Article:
In June, 2014 I spent two weeks providing training to South West Catchments Council (SWCC) in Quantum GIS (QGIS) and GRID (you can read more about the GRID product here). The course involved training of all of SWCC’s internal staff and external partners in both GRID, their online Geographical Information System (GIS) and an introductory course for the QGIS desktop mapping software. Put together, these two systems provide a complete GIS package for SWCC.
For higher end mapping and processing needs SWCC decided to change their commercial desktop GIS to an open source desktop GIS to save on per seat licensing and maintenance costs. We recommended that they migrate to QGIS which is free to download, free to install and free to update. The QGIS open source project has a considerable developer following, which includes a number of highly skilled individuals who donate their time to fix bugs and add functionality to the software, which is built on a model of peer production and collaboration.
QGIS has improved in leaps and bounds over the last few years in user friendliness and functionality and here at Gaia Resources we have been developing an introductory course with an environmental focus. The course provides participants with locally relevant environmental data to learn how to interrogate, process and map spatial information. The course normally runs for one and a half days, with quite an intense schedule – running through the functionality of QGIS from data thematics, editing and interrogation, data imports and conversions to some basic geo-processing tools, plugins and mapping techniques.
The training for SWCC was delivered as a two day course, with the first morning dedicated to GRID training. The training was more of a refresher for internal staff – a good opportunity to discover the full functionality of GRID and how it can be used in concert with QGIS.
GRID has been designed as not only an easy to use, intuitive system but also with users external to SWCC in mind, who I was also training. Groups with external accounts can log in to GRID and use the full functionality, but can only view and edit their own data. Entering data directly into GRID ensures data validation and conformation to SWCC’s internal data standards – this removes unnecessary and time consuming double handling of spatial data. I received some very positive feedback on GRID from the external participants, with much of it directed to the intuitive user interface, simple workflows and the fundamental GRID premise of data centralisation (i.e. removing the temptation of storing spatial data on personal hard drives).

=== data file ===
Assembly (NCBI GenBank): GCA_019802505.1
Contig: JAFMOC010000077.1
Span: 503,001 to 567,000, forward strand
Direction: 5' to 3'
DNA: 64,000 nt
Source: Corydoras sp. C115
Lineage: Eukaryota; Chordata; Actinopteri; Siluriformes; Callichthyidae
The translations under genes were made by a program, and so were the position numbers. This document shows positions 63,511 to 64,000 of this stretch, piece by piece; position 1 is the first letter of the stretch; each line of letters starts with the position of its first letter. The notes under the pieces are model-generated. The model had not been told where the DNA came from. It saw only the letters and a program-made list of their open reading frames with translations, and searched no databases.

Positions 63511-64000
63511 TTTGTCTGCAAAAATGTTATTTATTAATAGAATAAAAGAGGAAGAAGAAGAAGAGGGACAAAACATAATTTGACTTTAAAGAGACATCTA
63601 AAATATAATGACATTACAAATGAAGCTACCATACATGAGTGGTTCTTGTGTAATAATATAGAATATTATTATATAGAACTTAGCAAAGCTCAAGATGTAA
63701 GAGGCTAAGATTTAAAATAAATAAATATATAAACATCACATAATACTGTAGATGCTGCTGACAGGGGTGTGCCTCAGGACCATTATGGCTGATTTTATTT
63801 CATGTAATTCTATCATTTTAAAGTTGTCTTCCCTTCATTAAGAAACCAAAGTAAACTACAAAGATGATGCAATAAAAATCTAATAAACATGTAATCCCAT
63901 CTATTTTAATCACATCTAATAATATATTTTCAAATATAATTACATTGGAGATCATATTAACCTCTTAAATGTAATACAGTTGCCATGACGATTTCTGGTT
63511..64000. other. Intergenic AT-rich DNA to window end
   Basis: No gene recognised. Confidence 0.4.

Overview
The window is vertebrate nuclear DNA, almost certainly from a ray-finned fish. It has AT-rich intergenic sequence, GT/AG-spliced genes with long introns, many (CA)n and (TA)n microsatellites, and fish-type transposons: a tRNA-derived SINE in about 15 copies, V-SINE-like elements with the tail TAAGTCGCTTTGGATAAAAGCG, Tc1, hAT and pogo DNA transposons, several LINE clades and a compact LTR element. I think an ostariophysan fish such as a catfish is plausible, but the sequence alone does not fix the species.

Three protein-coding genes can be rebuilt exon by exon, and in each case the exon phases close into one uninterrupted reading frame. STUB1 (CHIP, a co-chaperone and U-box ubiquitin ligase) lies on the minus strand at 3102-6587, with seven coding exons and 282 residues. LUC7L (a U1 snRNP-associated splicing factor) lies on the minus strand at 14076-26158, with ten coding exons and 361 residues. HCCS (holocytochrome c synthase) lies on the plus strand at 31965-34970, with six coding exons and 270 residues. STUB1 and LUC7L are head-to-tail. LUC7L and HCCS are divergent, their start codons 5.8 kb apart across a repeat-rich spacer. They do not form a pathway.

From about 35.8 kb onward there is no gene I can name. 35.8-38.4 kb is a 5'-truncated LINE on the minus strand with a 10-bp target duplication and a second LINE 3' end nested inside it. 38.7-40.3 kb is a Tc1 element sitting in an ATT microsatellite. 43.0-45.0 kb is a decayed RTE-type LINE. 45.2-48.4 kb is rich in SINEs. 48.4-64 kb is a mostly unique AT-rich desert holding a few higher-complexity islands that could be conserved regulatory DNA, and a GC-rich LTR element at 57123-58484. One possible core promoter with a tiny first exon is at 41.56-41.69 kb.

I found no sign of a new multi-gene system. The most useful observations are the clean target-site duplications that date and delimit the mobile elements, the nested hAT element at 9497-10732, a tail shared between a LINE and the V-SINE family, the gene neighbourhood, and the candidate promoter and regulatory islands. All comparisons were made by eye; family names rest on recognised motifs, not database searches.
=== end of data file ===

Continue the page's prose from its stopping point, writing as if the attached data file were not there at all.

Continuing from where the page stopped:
The QGIS training was also received with a lot of enthusiasm. There was a general consensus amongst the internal and external staff that QGIS was much easier to use than other leading commercial desktop GIS packages – participants found it hard to believe that it was free! While there is some functionality missing compared with the more established commercial software products available, and some workflows that could be improved, all we had to do was remind ourselves that it is free. Our experience with QGIS is that for these cases, a work around already exists – or will do at some stage in the near future – with updated versions available for download regularly.
Participants were also encouraged by the prospect that it would be possible to pick up the software with minimal head scratching after prolonged periods of little or no use. This is important in NRM space as often staff only use GIS for end of financial year reporting – moreover GRID can provide some staff with up to 100% of their GIS needs with QGIS only required for geoprocessing or high end mapping for those with a need to do more ‘power’ work.
So what was the standout functionality of QGIS after four two-day training sessions with around 36 people?
As already mentioned, the majority of participants commented that it is the easiest desktop GIS they have used. QGIS comes with some pre-installed tools but participants were impressed with how easy it was to install plugins for added functionality and that new tools are automatically added to the plugin repository as they become available, which is updated every time you access the plugin manager. Openlayers was a very popular plugin, with the ability to be able to access imagery quickly and easily being a huge bonus for people.
Mapping took a little more time for participants to get used to. It operates a little differently to other commercial desktop mapping software in that you can create multiple maps from one workspace. The premise behind this way of operating is a good one but it can be a little confusing at first, and it is an area we’ve paid particular attention to in our QGIS course.
From SWCC’s perspective, the GIS training for SWCC was a huge success, with internal and external staff throwing their support behind both GRID and QGIS as viable solutions to their spatial needs. We had a lot of positive feedback on the course, and personally I found it to be rewarding to get out to spend time with our clients and help them to solve their own spatial questions. And the staff did too, as this quote from Joanna Hughes-dit-Ciles, the SWCC Coastal and MERI Program Manager, indicates:
“Seeing staff and external stakeholders smiling during the course, and getting excited about GIS mapping was a true reflection of the quality of the course and of ease of use of both softwares.”
For us, this is a good start to our commercial environmental QGIS training – and yes, you read that right. We’ve taken a lot of feedback from running the course a number of times, and we’re updating the training materials as a result as well as keeping up with QGIS software updates (QGIS 2.4 has recently been released). We’re looking to put the first of the open invite commercial QGIS training courses out once we’re happy with the revisions, and we’ll make sure to publicise it on the blog and our other social media feeds.